In Search of America: Transatlantic Essays, 1951-1990

By Marcus Cunliffe | Go to book overview
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6
Madison as Commander-in-Chief

The essays commissioned by Ernest R. May dealt with the success or otherwise of the handful of American presidents in acting as constitutional commanders-in-chief when they had a foreign war on their hands. My contribution was an assessment of James Madison's performance, more favorable in tone than that of some other commentators, including Henry Adams. In editing, I have struck out or altered infelicities here and there but left the essay basically intact.

Esteemed as a Founding Father and respected as a president, James Madison is not much celebrated for his performance as commander-in-chief in the War of 1812. Political opponents denounced his folly in having led the country into war at all, and his administration's mismanagement of the war once it was declared. Federalist critics in Congress charged that he had been pushed into the conflict by such Republican "war hawks" as Henry Clay and John C. Calhoun. Madison, they asserted, only pretended to be warlike during the summer of 1812 so that he could secure the Republican renomination as president. According to one of his senior generals, James Wilkinson, who writes with a heavy irony, the "meek and amiable republican," "the wise and virtuous President Madison," was dominated by the active members of his cabinet.1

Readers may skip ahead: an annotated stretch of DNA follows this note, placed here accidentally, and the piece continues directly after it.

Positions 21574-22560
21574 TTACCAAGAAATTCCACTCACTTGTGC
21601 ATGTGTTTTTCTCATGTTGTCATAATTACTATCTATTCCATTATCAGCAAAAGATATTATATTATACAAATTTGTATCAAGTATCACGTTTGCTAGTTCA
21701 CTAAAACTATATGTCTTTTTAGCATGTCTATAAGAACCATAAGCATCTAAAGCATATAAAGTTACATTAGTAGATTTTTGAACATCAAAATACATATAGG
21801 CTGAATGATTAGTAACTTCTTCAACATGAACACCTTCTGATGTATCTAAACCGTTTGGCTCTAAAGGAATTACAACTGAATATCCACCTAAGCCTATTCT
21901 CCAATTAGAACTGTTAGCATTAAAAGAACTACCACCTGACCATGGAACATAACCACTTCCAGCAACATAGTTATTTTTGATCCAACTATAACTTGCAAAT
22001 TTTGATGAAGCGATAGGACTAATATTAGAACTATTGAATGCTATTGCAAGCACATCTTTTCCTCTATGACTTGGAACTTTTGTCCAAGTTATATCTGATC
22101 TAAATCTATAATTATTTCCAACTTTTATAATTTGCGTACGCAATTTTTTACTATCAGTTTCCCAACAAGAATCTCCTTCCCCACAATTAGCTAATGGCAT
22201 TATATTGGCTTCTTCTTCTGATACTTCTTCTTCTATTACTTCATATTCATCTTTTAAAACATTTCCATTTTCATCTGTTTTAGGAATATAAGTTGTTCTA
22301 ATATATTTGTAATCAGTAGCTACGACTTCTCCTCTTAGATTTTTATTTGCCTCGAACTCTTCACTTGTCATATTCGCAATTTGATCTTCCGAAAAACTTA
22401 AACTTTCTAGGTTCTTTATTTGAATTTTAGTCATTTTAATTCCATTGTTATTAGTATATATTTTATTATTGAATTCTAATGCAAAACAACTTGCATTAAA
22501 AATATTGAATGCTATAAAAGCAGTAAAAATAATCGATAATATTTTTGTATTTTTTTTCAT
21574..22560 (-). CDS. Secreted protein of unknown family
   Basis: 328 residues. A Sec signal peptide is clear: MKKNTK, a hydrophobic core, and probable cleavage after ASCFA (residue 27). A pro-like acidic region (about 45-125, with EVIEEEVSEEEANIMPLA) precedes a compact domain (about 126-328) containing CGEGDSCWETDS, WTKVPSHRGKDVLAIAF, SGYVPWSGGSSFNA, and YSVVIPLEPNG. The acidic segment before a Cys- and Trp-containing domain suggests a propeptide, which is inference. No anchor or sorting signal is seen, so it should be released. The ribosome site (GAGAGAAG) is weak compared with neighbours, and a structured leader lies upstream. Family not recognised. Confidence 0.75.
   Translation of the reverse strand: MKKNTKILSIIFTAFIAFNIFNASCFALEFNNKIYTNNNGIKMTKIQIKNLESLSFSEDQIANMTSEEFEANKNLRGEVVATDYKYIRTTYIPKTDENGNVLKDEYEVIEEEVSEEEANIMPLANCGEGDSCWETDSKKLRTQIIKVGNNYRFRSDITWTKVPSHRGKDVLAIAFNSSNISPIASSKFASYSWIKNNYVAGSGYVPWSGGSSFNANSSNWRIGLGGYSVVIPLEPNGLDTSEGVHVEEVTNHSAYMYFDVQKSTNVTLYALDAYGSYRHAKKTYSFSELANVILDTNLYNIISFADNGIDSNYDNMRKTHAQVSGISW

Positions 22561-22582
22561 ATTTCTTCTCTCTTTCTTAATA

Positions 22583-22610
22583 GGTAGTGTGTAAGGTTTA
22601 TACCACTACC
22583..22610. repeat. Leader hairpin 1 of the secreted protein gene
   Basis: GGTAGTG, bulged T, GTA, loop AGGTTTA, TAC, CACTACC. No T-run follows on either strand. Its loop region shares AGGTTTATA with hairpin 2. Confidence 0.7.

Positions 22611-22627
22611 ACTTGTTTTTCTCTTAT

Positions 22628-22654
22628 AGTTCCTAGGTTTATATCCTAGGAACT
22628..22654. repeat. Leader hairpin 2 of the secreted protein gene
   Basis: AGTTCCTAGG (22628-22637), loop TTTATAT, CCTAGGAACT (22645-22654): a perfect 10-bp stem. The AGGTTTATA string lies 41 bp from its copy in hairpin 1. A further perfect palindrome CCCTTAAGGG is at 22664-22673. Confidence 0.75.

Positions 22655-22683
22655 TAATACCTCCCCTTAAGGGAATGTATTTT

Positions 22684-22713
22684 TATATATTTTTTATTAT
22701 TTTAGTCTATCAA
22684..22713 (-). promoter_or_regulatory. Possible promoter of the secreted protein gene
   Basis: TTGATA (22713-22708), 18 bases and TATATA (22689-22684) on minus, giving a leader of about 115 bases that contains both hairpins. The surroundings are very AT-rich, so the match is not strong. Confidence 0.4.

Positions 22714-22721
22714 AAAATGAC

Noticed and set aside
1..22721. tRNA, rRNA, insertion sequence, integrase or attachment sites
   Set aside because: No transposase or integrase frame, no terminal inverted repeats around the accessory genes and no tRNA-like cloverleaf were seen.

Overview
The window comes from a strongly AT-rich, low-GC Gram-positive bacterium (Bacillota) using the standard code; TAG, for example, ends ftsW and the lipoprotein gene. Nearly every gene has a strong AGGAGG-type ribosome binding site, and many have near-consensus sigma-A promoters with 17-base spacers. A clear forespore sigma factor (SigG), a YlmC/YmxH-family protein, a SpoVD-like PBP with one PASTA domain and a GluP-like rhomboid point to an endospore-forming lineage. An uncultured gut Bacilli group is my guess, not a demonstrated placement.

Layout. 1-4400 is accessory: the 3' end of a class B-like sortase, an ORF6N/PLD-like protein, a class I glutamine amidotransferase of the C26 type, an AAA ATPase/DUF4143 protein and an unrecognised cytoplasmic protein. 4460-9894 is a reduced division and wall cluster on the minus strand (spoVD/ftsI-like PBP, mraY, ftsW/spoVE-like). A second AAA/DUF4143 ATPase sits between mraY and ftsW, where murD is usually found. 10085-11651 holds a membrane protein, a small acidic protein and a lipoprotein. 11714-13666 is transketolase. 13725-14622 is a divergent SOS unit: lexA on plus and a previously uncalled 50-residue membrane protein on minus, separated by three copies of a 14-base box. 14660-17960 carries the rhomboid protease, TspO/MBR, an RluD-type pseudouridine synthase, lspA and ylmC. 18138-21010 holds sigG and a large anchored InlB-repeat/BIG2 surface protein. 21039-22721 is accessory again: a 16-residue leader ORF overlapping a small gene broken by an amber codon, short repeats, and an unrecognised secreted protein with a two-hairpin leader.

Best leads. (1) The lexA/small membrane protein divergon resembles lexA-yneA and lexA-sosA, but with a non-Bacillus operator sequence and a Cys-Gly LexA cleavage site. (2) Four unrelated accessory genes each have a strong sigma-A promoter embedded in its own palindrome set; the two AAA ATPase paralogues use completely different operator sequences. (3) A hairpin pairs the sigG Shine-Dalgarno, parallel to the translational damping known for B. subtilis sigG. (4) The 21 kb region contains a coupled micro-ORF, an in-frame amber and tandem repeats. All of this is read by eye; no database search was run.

Historians have reacted comparably. Less heavy-handed than Wilkinson but

____________________
1
James Wilkinson, Memoirs of My Own Tunes ( Philadelphia, 1816), 3: 359, 367.

-115-

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